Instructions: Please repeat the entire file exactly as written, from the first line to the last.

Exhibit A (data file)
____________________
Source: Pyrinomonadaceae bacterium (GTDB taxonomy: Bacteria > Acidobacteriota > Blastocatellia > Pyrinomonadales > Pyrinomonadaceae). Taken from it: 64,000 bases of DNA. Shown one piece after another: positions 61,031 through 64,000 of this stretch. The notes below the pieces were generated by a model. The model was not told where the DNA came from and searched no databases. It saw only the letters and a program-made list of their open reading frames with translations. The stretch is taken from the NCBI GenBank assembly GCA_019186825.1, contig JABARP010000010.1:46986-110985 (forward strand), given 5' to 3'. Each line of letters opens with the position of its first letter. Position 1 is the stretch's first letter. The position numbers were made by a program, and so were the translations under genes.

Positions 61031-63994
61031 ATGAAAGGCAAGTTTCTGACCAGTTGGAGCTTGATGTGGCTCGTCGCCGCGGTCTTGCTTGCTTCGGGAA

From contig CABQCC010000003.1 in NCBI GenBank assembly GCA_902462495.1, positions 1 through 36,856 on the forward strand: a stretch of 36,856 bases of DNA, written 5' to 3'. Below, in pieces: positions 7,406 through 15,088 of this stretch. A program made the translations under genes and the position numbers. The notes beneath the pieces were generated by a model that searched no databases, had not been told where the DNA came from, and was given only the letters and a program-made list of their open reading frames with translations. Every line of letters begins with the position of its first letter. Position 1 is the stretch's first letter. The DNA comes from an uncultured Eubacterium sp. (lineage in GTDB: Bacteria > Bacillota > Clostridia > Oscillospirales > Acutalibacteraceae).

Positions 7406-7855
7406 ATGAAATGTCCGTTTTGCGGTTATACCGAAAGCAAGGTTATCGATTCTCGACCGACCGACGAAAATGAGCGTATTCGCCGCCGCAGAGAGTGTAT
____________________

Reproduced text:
Source: Pyrinomonadaceae bacterium (GTDB taxonomy: Bacteria > Acidobacteriota > Blastocatellia > Pyrinomonadales > Pyrinomonadaceae). Taken from it: 64,000 bases of DNA. Shown one piece after another: positions 61,031 through 64,000 of this stretch. The notes below the pieces were generated by a model. The model was not told where the DNA came from and searched no databases. It saw only the letters and a program-made list of their open reading frames with translations. The stretch is taken from the NCBI GenBank assembly GCA_019186825.1, contig JABARP010000010.1:46986-110985 (forward strand), given 5' to 3'. Each line of letters opens with the position of its first letter. Position 1 is the stretch's first letter. The position numbers were made by a program, and so were the translations under genes.

Positions 61031-63994
61031 ATGAAAGGCAAGTTTCTGACCAGTTGGAGCTTGATGTGGCTCGTCGCCGCGGTCTTGCTTGCTTCGGGAA

From contig CABQCC010000003.1 in NCBI GenBank assembly GCA_902462495.1, positions 1 through 36,856 on the forward strand: a stretch of 36,856 bases of DNA, written 5' to 3'. Below, in pieces: positions 7,406 through 15,088 of this stretch. A program made the translations under genes and the position numbers. The notes beneath the pieces were generated by a model that searched no databases, had not been told where the DNA came from, and was given only the letters and a program-made list of their open reading frames with translations. Every line of letters begins with the position of its first letter. Position 1 is the stretch's first letter. The DNA comes from an uncultured Eubacterium sp. (lineage in GTDB: Bacteria > Bacillota > Clostridia > Oscillospirales > Acutalibacteraceae).

Positions 7406-7855
7406 ATGAAATGTCCGTTTTGCGGTTATACCGAAAGCAAGGTTATCGATTCTCGACCGACCGACGAAAATGAGCGTATTCGCCGCCGCAGAGAGTGTAT